We Don’t Know How Often Whites Call the Police Frivolously on Blacks
Source: Screenshot: Michelle Dione YouTube
The unnecessary arrest of two young African American men inside a Philadelphia Starbucks, and the threatening of Permit Patty to call the police on a little Black girl for selling water on a San Francisco sidewalk has catapulted the use of 9-1-1 calls to allay the fears of Whites into the national debate. While policy-makers have proposed and passed deterrence-based bills and private corporations have gone into full-fledged crisis mode, others are calling for continued dialogue on this issue. Undoubtedly there is a need to address this issue, however there is a more pressing need for investigative research on frivolous 9-1-1 calls on Blacks to substantiate the extent of racial bias.
To date, there is no sufficient, empirical data on race-based 9-1-1 calls. A troubling concern given that there have been several policy makers who have proposed bills to curtail these calls across the country. In fact, this past February we were asked to testify on this issue before the Texas Legislature on HB 595. Our position was as follows:
Each year, 240 million calls are made to 9-1-1 in the United States. Emergency calls make up 80 – 85% of the 9-1-1 calls while non-emergency calls (pranks, false calls, misdials) make up 15% - 20%. Based on these percentages, approximately 36 – 48 million non-emergency calls are made each year. Some of these non-emergency calls target Blacks doing everyday tasks like sitting at a coffee shop, sleeping in a campus common room or eating in a cafeteria. Interestingly, we have no idea how many of these frivolous calls unfairly target Blacks.
Nonetheless, we do know that these calls and their police response further erode minority trust in the police and society. While African Americans have the least favorable view of the police (Fields, 2018), they also feel that race relations between Black and Whites are at its worst levels of the Century (see Gallup Article). In fact, a smaller percentage of Americans feel that Black-White relations are good. These perceptions are of greater concern when we examine the nature and extent of frivolous 9-1-1 calls on Blacks.
To date there have been no legitimate analyses of the degree and extent of these frivolous, race-based 9-1-1 calls, just emotionally based conjectures, motivated by media accounts and social media chatter. As such, there remain a few questions that must be answered so that sound, evidence-based policies can be developed.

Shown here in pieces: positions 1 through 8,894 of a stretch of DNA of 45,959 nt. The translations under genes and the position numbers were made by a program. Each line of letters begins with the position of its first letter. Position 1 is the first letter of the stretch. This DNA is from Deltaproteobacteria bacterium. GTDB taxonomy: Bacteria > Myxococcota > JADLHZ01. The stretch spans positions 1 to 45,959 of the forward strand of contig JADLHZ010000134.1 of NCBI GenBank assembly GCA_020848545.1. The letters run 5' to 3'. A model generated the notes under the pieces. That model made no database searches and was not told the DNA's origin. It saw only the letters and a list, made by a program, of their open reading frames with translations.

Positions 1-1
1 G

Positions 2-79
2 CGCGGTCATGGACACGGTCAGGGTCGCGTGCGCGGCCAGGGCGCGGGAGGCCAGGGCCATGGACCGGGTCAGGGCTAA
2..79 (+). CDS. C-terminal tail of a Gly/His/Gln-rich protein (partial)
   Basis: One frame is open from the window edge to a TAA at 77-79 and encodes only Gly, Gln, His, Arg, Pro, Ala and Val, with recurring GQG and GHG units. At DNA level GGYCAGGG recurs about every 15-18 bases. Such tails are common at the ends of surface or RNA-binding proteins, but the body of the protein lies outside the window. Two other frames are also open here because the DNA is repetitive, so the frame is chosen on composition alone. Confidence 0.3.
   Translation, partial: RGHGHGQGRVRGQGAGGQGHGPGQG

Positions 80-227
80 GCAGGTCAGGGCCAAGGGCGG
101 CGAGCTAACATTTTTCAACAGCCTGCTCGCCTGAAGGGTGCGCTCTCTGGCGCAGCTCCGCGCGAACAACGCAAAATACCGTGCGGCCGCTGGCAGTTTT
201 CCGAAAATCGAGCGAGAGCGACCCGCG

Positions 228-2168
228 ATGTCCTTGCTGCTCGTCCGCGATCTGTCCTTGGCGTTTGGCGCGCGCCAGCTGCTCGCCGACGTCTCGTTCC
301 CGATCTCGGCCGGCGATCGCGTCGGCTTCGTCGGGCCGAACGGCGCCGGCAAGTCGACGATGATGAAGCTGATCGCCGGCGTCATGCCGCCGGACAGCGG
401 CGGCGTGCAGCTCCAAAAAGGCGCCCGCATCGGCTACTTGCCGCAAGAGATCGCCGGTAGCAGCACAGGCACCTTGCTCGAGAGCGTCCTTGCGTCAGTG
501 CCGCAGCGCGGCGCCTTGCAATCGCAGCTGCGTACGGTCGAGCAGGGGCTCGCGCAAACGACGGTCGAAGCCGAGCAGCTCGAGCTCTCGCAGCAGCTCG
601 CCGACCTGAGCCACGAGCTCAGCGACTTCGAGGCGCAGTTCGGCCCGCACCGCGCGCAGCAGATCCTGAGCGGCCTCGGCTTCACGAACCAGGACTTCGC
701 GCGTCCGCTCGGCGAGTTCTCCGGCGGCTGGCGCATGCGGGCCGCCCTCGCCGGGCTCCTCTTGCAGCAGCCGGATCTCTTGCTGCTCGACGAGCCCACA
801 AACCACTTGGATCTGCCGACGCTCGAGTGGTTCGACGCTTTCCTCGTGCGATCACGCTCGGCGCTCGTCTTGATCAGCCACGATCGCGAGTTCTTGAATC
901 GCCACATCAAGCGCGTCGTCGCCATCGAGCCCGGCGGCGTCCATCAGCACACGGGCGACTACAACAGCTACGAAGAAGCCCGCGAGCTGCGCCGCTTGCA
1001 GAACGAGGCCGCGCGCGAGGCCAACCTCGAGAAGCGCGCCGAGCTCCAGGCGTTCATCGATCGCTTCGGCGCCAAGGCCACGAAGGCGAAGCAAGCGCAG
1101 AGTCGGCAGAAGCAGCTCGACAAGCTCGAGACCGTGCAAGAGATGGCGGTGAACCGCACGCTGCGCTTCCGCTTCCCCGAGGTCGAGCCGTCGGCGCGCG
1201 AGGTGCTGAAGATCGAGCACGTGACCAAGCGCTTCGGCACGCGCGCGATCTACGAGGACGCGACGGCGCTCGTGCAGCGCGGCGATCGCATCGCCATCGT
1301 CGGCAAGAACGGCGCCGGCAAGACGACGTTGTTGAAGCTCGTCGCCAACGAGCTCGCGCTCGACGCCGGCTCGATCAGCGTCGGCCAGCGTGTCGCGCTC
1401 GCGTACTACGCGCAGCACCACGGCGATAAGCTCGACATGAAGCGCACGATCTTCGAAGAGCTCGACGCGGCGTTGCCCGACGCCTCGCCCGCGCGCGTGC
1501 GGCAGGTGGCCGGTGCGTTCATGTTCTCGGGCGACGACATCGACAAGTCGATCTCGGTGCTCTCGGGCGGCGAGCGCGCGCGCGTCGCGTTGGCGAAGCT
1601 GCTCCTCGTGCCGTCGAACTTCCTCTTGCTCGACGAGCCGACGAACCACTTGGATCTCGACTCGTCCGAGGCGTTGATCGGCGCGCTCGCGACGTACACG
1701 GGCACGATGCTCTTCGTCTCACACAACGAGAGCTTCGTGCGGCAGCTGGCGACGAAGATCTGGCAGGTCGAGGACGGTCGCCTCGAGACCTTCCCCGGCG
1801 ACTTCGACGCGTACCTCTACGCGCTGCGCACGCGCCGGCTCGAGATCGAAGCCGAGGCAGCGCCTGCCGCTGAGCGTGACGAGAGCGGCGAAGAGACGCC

❏ How common are frivolous 9-1-1 calls on Blacks?
❏ By whom and for what reason are these calls being made?
❏ How do private businesses impact these frivolous 9-1-1 calls?
❏ What personal and/or vicarious effects result from frivolous race-based 9-1-1 calls?
No comprehensive analysis has been conducted on frivolous 9-1-1 calls that specifically target innocent Blacks. Even so, there is no reason to believe that these incidents suddenly appeared at the rise in media attention. It is not enough to speculate how many racially biased 9-1-1 calls are made each year. The data on the frequency and volume of such calls, as well as the motivating factors of the callers, need to be evaluated by qualified and objective researchers. Disenfranchised communities cannot afford another emotion-based policy. They need sound empirical data to support effective policies. To do that requires a reasoned and measured approach. Rushing into large-scale implementation would be a serious mistake.
Melissa Kwende, M.S. - A Graduate Research Fellow in the Center for Justice Research and a doctoral student in the Department of the Administration of Justice in the Barbara Jordan – Mickey Leland School of Public Affairs at Texas Southern University.
Seneca Dunmore, M.S. - Seneca is a graduate intern in the Center for Justice Research and a doctoral student in the College of Education at Texas Southern University.
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About the Center for Justice Research
The Center for Justice Research is a nonpartisan research center devoted to data-driven solutions for an equitable criminal justice system. The primary focus is to produce innovative solutions to criminal justice reform efforts by utilizing an experienced group of researchers working to understand and address the current challenges of the criminal justice system.